photo credit: Aleksandra Boruch
Hanging outside of Manteca is the carved face of a pig. It’s got a bit of Old Major, the burly boar from Animal Farm, about it. “All men are enemies. All animals are comrades.” You know the swine. There’s an assured look on its face as people come and go from the Shoreditch restaurant underneath, all eager to prove those words right by devouring crispy blocks of ciccioli, or deep-fried pig’s head. It’s a hyped restaurant. Italian-influenced with British produce. Nose-to-tail cooking. It ticks those boxes and has a bit of a revolutionary tic itself—brown crab cacio e pepe just like nonna never made it. Accomplished, comforting, and just a little creative.
After its prolonged Soho residency Manteca clearly knows what it’s doing. This is a restaurant that’s gone out on loan and is ready to play in the big leagues. Its Shoreditch home is big. Massive, in fact. Tables, booths, counter seating, upstairs, downstairs—you name it, it’s got it. This means everyone’s here. Self-facilitating media nodes crowding into booths for lunches over pappardelle duck ragu. Early days relationships, hiding parts of themselves but sharing focaccia. Counter-cruisers ordering two plates of this, two glasses of that, in and out.
Sizing up means losing other things, and the oat-toned Shoreditchness of this spot isn’t quite as low-lit-and-lean-in as Manteca’s old temporary home. Maybe it’s just busier. More people are here eating sea bass, duck, and other animals. Importantly, more people are here just pigging out. And that’s what you should be doing, though we think sharing smaller plates and pasta is the way to do it—and that also keeps the bill around £30 a head without wine. The house-cured salumi, Rizla-thin, is essential. It’s not easy turning a plate of sliced meats into something sexy but Manteca manages it with suggestively see-through prosciutto. As for the pasta, well, that’s where you should go hard. Duck fat pangrattato on top of ragu is a flourish that even the most hardened traditionalist will eulogise over.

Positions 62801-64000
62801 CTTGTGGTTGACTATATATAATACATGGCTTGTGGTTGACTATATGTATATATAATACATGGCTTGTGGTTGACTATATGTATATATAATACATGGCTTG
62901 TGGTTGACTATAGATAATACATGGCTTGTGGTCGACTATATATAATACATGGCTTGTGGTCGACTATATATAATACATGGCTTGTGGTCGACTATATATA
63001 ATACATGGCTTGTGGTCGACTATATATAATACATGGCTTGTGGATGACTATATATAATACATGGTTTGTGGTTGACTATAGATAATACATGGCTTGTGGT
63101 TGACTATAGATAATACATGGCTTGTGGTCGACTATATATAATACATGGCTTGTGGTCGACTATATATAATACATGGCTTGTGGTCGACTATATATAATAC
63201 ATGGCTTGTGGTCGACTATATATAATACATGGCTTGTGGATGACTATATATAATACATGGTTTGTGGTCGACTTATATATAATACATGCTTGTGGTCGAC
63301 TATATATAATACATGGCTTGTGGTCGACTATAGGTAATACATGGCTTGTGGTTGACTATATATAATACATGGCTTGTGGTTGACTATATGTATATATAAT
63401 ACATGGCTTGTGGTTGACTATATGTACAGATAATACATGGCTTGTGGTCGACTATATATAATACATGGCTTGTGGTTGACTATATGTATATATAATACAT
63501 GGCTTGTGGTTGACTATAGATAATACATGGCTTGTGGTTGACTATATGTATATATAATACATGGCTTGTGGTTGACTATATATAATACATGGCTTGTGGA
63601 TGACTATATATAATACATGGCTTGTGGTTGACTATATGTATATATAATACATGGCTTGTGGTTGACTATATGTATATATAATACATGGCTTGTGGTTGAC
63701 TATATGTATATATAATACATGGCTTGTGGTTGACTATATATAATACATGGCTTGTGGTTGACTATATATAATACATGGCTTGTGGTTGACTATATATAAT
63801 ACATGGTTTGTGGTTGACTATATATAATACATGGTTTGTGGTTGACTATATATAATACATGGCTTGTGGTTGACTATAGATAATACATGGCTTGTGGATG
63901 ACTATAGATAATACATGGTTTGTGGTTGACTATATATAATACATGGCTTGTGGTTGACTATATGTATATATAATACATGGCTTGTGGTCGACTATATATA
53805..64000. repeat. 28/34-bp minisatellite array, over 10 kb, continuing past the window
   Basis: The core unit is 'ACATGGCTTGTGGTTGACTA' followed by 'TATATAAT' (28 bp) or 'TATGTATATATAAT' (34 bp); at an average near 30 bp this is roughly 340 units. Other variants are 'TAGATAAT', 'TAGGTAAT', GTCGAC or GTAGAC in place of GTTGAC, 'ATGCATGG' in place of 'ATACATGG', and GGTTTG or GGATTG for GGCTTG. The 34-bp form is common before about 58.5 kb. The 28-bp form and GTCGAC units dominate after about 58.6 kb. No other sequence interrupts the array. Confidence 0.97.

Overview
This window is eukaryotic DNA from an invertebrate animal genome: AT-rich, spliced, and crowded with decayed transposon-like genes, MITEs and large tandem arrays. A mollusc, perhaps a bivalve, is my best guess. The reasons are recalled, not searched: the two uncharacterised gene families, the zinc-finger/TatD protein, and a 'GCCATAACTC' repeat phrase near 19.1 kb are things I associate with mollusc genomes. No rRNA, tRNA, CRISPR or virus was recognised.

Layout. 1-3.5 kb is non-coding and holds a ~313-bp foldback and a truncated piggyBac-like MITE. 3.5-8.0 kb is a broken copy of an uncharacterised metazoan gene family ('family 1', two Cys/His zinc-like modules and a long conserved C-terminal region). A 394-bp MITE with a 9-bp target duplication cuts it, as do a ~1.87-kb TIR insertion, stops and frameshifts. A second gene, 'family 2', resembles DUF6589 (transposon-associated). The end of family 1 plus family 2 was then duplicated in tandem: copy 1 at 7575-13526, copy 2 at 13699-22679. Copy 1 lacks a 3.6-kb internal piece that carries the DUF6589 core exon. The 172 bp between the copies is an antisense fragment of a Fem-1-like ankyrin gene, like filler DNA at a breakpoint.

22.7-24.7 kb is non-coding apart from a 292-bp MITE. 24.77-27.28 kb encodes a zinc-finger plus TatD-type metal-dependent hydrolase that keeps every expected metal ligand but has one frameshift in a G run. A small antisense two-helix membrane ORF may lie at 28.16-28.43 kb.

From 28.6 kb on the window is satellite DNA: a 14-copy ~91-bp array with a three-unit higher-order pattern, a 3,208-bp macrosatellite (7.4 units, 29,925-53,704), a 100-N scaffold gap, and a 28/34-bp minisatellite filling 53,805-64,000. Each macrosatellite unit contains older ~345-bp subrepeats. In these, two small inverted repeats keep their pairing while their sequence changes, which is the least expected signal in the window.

Given Shoreditch’s propensity to attract pillocks, there’s something affirming about Manteca. It’s assured and confident, but it doesn’t feel the need to stuff that down your throat or feed you in a ball pit. There’s a stylishness in its quiet straightforwardness and, whether you’ve got four legs or two legs, that’s the sign of a very good restaurant.
These slices are careless whispers of glorious ham and salumi. Creamy mortadella with flecks of fennel seeds, or a prosciutto so delicate it begins to melt as soon as it hits your tongue. Whatever’s on offer, it’s bound to be good. These aren’t the sort of cold cuts you slather in mayo and stuff in a baguette on holiday, these are something quite different.
Deep-frying a slice of tender meat pulled from a pig’s head is always going to go down extremely well in our books. It’s crispy, moist, and the mostarda cuts through that richness perfectly.
Pig Skin Ragu
First thing’s first, a pig skin cracker—like a prawn cracker but, well, much piggier—is a brilliant thing. Secondly, when it’s being used to scoop a ragu (made up of slowly cooked and minced skin, soffrito, wine, and parmesan) it’s a complete sensation. This is simultaneously refined and comforting… and something you’d really like to eat in bed.
Brown Crab Cacio e Pepe
No, this tonnarelli isn’t one for the purists out there. But it is one for anybody who occasionally finds themselves waxing lyrical about their favourite crustacean as if they grew up in the same shell. The sauce is mega-rich and we’d recommend it as a sharer rather than as a solo bowl.
Our go-to order. The pappardelle has got all the chew, bounce, reverberations, and everything else you could want from flour, eggs, and water. The duck is moist and though it isn’t particularly saucy, the flavour is full of salty, meaty, umami-goodness.
While it’s undeniably a glistening looker, we can’t help but taste this pork chop and, at the same price, hope for two bowls of pasta instead.